South Bend, United States

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    ABSTRACT: This paper aims to propose a framework to manage the transition to e-learning in Higher Education by fixing a legal framework, a roadmap and key performance indicators for the recognition of online Courses as equivalent to in-class course lacks of a clear legal and procedural framework in most of the countries in the world. The lack of legislation creates a lack of visibility and transparency on the e-learning market in general and the distance learning market in particular. As a core element of recognition we propose to base the equivalence on the model of Competence Quotient (CQ) that we present in this paper. A clear legal framework for the recognition of online Courses as equivalent to in class course will create visibility and transparency on the e-learning market in general and distance learning in particular for Higher Education.
    Procedia Computer Science 12/2015; 65:324-332. DOI:10.1016/j.procs.2015.09.091
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    ABSTRACT: In male vertebrates, two conflicting paradigms-the energetic costs of high dominance rank and the chronic stress of low rank-have been proposed to explain patterns of immune function and parasitism. To date, neither paradigm has provided a complete explanation for status-related differences in male health. Here, we applied meta-analyses to test for correlations between male social status, immune responses and parasitism. We used an ecoimmunological framework, which proposes that males should re-allocate investment in different immune components depending on the costs of dominance or subordination. Spanning 297 analyses, from 77 studies on several vertebrate taxa, we found that most immune responses were similar between subordinate and dominant males, and neither dominant nor subordinate males consistently invested in predictable immune components. However, subordinate males displayed significantly lower delayed-type hypersensitivity and higher levels of some inflammatory cytokines than dominant males, while dominant males exhibited relatively lower immunoglobulin responses than subordinate males. Despite few differences in immunity, dominant males exhibited consistently higher parasitism than subordinate males, including protozoan blood parasites, ectoparasites and gastrointestinal helminths. We discuss our results in the context of the costs of dominance and subordination and advocate future work that measures both parasitism and immune responses in wild systems.
    Philosophical Transactions of The Royal Society B Biological Sciences 05/2015; 370(1669). DOI:10.1098/rstb.2014.0109
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    ABSTRACT: Carrying out chemical analysis of antimalarials to detect low-quality medications before they reach a patient is a costly venture. Here, we show that a library of chemical color tests embedded on a paper card can presumptively identify formulations corresponding to very low quality antimalarial drugs. The presence or absence of chloroquine (CQ), doxycycline (DOX), quinine, sulfadoxine, pyrimethamine, and primaquine antimalarial medications, in addition to fillers used in low-quality pharmaceuticals, are indicated by patterns of colors that are generated on the test cards. Test card sensitivity for detection of these pure components ranges from 90% to 100% with no false positives in the absence of pharmaceutical. The color intensities from reactions characteristic of CQ or DOX allowed visual detection of formulations of these medications cut with 60% or 100% filler, although samples cut with 30% filler could not be reliably detected colorimetrically. However, the addition of unexpected fillers, even in 30% quantities, or substitute pharmaceuticals, could sometimes be detected by other color reactions on the test cards. Tests are simple and inexpensive enough to be carried out in clinics, pharmacies, and ports of entry and could provide a screening method to presumptively indicate very low quality medicines throughout the supply chain. © The American Society of Tropical Medicine and Hygiene.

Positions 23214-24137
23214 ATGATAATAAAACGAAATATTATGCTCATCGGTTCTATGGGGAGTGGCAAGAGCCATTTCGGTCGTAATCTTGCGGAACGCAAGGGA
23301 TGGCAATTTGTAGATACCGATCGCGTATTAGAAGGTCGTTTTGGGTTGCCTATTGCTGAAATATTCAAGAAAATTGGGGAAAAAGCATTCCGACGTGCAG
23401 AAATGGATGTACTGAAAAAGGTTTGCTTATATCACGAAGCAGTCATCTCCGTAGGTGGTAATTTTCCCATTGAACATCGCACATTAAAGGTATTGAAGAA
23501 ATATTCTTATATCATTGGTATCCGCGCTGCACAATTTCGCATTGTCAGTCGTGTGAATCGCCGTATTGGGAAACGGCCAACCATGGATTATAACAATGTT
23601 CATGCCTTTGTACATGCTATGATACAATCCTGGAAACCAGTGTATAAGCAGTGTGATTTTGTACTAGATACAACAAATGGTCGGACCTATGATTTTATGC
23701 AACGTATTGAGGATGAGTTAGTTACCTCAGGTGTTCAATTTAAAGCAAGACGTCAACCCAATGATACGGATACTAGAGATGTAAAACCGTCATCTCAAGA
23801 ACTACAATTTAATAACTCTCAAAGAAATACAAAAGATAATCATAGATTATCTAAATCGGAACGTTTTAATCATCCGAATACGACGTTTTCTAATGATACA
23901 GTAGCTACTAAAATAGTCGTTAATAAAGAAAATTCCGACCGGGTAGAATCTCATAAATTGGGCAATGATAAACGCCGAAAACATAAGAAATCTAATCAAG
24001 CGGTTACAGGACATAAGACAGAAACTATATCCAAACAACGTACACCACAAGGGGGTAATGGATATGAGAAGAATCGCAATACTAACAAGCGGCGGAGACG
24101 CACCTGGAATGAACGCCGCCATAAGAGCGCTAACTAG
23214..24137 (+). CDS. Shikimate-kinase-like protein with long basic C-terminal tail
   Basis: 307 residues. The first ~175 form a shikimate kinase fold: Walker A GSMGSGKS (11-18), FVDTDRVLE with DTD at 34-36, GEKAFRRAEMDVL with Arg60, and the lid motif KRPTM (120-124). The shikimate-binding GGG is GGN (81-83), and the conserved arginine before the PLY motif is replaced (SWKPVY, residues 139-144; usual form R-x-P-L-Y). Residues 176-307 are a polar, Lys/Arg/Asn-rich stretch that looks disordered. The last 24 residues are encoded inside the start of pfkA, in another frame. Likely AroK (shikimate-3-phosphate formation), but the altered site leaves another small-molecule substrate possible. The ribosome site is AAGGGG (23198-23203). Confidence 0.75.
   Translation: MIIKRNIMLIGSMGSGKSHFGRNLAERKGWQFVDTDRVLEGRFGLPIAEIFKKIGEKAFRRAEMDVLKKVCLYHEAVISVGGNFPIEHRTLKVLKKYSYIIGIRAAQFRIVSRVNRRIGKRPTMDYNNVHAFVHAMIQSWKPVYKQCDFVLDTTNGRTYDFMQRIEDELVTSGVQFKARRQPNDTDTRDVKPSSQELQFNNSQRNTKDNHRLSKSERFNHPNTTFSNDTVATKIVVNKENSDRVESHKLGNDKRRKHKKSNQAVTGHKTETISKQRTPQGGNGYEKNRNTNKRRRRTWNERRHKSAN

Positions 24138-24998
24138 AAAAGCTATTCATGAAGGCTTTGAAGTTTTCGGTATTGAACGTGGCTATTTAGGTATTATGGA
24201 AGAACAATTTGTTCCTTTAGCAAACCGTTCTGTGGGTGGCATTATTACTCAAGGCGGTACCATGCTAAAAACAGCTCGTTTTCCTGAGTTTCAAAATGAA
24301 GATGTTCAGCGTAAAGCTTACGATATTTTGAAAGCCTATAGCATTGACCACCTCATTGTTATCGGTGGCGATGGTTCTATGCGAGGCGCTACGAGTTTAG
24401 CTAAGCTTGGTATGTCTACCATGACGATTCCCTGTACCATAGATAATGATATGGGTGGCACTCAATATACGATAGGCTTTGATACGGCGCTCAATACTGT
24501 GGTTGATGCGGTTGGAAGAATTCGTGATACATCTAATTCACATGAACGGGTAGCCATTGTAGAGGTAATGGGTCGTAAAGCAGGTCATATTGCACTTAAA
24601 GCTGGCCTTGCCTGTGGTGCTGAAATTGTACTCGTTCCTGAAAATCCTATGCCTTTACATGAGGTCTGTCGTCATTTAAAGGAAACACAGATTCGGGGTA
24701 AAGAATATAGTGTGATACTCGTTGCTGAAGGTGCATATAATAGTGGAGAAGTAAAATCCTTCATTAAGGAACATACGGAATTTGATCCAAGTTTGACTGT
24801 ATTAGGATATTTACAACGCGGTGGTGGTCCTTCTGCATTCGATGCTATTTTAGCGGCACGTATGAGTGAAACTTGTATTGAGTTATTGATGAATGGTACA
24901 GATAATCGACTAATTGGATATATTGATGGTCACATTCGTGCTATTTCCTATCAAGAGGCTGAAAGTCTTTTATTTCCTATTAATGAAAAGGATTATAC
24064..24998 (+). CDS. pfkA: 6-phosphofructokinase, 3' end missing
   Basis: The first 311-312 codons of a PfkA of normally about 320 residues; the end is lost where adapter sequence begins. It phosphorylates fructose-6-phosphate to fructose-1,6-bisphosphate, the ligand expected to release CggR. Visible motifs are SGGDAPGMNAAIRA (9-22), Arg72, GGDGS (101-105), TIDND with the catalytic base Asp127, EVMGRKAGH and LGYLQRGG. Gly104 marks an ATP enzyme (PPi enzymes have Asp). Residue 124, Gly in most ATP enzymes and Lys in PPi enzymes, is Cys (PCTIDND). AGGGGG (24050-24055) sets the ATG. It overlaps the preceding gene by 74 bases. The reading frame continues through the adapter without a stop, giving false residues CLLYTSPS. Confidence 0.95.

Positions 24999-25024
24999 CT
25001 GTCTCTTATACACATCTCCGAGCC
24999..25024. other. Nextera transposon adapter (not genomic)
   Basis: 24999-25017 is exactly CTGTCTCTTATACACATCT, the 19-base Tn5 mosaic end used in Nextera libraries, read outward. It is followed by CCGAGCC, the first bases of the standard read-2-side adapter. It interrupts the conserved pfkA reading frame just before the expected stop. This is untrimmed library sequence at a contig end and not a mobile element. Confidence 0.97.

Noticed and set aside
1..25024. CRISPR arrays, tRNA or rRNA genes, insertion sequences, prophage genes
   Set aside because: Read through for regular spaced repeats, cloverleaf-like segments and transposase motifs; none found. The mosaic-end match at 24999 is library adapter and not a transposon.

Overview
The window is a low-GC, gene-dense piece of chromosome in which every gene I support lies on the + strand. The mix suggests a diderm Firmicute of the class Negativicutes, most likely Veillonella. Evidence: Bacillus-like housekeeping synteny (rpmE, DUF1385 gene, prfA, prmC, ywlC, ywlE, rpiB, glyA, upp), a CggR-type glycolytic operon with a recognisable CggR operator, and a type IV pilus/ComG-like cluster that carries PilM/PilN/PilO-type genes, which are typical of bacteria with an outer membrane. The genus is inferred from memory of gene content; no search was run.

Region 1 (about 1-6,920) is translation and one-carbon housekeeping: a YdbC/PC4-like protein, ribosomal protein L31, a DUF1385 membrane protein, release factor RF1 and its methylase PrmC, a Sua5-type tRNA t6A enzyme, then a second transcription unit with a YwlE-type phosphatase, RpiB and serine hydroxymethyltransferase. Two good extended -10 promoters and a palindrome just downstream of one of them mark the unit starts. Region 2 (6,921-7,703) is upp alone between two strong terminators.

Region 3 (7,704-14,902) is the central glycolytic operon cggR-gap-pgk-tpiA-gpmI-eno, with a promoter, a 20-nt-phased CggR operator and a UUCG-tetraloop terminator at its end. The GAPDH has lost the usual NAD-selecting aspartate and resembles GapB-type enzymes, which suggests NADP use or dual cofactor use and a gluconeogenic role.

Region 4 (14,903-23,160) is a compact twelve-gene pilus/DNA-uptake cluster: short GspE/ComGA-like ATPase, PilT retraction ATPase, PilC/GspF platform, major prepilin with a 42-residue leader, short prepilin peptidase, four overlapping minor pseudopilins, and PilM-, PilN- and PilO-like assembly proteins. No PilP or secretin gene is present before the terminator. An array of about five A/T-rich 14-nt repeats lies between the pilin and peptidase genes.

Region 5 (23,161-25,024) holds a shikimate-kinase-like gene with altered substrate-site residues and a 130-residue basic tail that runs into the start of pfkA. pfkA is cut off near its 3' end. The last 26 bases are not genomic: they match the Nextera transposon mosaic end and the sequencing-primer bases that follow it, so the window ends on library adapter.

The American journal of tropical medicine and hygiene 04/2015; 92(Suppl 6). DOI:10.4269/ajtmh.14-0384


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    South Bend, United States
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Top publications last week by reads

The Academy of Management Journal 01/2014; 58(4). DOI:10.5465/amj.2012.1142
325 Reads
Proceedings of the National Academy of Sciences 11/2015; DOI:10.1073/pnas.1506226112
202 Reads

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